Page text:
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such a nasty woman | by maryann johanson

calling bullshit: on the supposed bisexuality of viewership

Aaron Cutler at Slant Magazine opens an essay on a Cary Grant retrospective at the Brooklyn Academy of Music — which is, for the New York neophyte, a major forum for film, too — like this:

Viewership is by nature bisexual. It compels us to take on the perspectives of men desiring women, of women desiring men, of lesbians and gay men desiring each other, and of the omnipresent (a-)sexual outside observer.

In a more egalitarian world, this might be true. In a more egalitarian world, as many films would look upon men with desire as look upon women. But in the real world in which we go to the movies and watch what the movies give us, it’s not true. Viewership is by custom and practice male-heterosexual 95 percent of the time. It compels straight women and gay men to assume a bisexual attitude — it compels anyone not a straight man or a lesbian woman to find sexual attraction in women… which we do, on a regular if temporary basis.
Perhaps Cutler is gay, and so he is personally compelled to assume a bisexuality when he watches films that typically assume a straight-male gaze. I suspect, however, that Cutler is straight, and is perhaps slightly uncomfortable at being asked to find Cary Grant sexually attractive in the films BAM is featuring. This makes me suspect that:

Alfred Hitchcock, Grant’s other great director (jaunt through North by Northwest July 11), also understood pace. A masterful example of their work together: One of the most celebrated kisses in movie history lasts a bittersweet, agonizing length. Grant and Ingrid Bergman meet in Notorious‘s (July 25) hotel room. They embrace, and then he pulls away, slowly, to answer the telephone; she follows, her head resting on his shoulder, and the camera follows them, slowly (Hitchcock said that he wanted the audience to be part of a ménage a trois). They kiss again, and again, but Grant places the telephone between them as a physical barrier. It suggests an emotional one as well.

Or maybe the I’m-guessing-straight Cutler isn’t actually uncomfortable to confront a scene that may well be interpreted not as male-gazey but as universally voyeuristic in that it wants us to be titillated not by looking at a woman but by looking at a mixed-sex couple kissing — and so, by extension, by finding Grant as sexually attractive as we find Bergman. Maybe Cutler is in fact surprised to see a film by a major Hollywood filmmaker that doesn’t subconsciously assume its viewer is a straight man.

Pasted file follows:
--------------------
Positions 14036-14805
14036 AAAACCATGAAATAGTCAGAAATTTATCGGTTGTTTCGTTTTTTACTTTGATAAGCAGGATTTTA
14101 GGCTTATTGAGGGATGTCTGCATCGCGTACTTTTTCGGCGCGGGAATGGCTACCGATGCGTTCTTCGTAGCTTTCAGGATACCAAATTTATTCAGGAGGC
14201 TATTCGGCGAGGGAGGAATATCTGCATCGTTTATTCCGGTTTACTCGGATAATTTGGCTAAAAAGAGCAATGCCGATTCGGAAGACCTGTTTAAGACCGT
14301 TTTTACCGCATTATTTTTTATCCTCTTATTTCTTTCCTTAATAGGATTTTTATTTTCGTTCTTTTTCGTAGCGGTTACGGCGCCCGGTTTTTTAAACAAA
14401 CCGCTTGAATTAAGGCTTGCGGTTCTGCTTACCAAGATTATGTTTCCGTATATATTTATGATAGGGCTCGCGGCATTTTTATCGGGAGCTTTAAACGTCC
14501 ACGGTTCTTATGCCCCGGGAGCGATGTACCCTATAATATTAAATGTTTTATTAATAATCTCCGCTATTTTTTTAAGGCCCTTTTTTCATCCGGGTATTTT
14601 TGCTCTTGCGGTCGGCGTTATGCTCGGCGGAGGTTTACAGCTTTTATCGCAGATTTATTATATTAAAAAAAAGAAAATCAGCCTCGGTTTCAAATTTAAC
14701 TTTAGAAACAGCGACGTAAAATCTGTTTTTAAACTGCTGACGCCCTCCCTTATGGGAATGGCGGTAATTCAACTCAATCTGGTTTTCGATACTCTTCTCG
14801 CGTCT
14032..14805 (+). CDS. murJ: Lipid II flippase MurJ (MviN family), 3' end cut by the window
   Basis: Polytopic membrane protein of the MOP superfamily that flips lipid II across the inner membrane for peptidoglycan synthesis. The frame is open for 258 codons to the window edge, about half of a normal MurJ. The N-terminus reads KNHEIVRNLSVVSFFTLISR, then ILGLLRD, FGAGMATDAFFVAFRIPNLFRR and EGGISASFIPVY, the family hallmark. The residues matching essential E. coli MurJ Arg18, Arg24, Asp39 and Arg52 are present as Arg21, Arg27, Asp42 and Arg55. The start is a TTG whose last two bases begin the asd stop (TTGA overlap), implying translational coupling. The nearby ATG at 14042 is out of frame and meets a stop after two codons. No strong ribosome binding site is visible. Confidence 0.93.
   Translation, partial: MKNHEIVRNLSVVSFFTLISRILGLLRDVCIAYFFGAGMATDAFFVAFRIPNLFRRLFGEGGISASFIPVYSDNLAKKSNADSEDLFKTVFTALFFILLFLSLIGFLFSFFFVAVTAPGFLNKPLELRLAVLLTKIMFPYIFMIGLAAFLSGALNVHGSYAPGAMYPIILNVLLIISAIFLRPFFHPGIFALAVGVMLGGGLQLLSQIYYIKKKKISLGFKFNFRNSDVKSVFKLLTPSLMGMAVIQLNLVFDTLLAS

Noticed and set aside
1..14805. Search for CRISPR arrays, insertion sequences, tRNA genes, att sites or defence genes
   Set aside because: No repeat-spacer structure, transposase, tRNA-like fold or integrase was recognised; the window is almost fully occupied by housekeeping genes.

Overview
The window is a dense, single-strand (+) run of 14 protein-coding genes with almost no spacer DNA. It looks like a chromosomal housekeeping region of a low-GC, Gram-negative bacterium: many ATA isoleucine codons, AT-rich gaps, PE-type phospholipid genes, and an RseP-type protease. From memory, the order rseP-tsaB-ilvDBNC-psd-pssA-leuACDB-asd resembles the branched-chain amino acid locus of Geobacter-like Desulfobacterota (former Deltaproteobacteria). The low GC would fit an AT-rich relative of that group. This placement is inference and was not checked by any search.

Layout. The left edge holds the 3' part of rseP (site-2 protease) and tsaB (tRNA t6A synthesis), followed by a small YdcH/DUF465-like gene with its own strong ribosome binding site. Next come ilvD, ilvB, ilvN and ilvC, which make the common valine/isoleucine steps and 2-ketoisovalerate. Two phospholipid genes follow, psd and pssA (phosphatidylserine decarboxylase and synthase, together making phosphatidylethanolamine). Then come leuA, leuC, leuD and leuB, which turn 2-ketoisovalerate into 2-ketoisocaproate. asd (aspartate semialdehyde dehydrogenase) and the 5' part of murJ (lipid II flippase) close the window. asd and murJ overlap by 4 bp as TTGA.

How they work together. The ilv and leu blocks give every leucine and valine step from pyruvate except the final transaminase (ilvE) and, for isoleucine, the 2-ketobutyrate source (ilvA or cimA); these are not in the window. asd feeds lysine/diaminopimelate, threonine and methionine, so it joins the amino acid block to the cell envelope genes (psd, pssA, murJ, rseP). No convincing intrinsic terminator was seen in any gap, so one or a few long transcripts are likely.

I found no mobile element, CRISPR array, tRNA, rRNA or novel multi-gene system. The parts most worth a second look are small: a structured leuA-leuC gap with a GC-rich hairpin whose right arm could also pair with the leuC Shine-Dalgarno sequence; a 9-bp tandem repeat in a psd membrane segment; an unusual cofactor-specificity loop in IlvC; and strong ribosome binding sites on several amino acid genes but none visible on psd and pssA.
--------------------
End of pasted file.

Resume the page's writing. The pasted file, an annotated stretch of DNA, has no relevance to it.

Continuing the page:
Whatever the case though — even if every Cary Grant movie ever made just happened to be made by straight male filmmakers who managed to avoid being all male-gazey — viewership will not by nature be bisexual until filmmaking on the whole is.

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  • Dre in Spain

    I don’t know if it requires the director to be bisexual, or if it just requires a man to say “holy crap, this actor (male) is gorgeous”. As a heterosexual woman I have no problems with saying Angelina Jolie, Megan Fox et al are gorgeous, because it’s accepted. It’s become normal for straight women to give another woman a kiss because it is considered sexy by the heterosexual male gaze. I almost respect Lindsay Lohan in this instance because at least she had a relationship with a lesbian, instead of just doing it to make the male populous drool.
    In other words, I think men need to be more comfortable in their sexual preference, more assertive to be able to say “this chap is very good looking” and not worry that someone will instantly believe they are gay. .. and having worked with many gay people, seriously, who gives a fuck about your sexuality.. trust me, many women wouldn’t mind hanging out if they could check out a gorgeous person of either gender.

  • i have a cousin (male) who, when someone (of either gender) says a man is gorgeous, declares loudly: To me, ALL men are ugly!

    i’ve heard other men say something similar but less vehemently. totally insecure, i guess.

  • Matt C

    Who cares if viewership are bisexual or not? Cutler should be fussing over which crappy shows are getting healthy viewerships or not.

    Being bisexual myself, this is B.S..

  • Lisa

    can Calling Bullshit be a regular column?

  • I just reviewed a film on DVD called Timer, and I name-checked you and your “male gaze” discussion in it. It felt very “female gaze”. You should check it out if you get a chance, I think.

  • Accounting Ninja

    Lisa, I second that! Calling Bullshit feature would be awesome! Mainly because I love to kvetch about stuff.

    Totes agree, of course. It’s the whole male gaze/women are more beautiful thing again. This attitude is another manifestation of this.

    It’s the same people who say women are more sexually “fluid” than men and more likely to be bi. Bullshit. It’s just 1)women, from birth, are forced to identify with the male gaze in media so is it any surprise that women grow up to find other women hot and 2)lesbianism is acceptable to het male preferences and may even score points with Big P if the lesbians are hot.

  • MaryAnn

    Lisa, I second that! Calling Bullshit feature would be awesome! Mainly because I love to kvetch about stuff.

    I feel like most of what I do is call bullshit. :->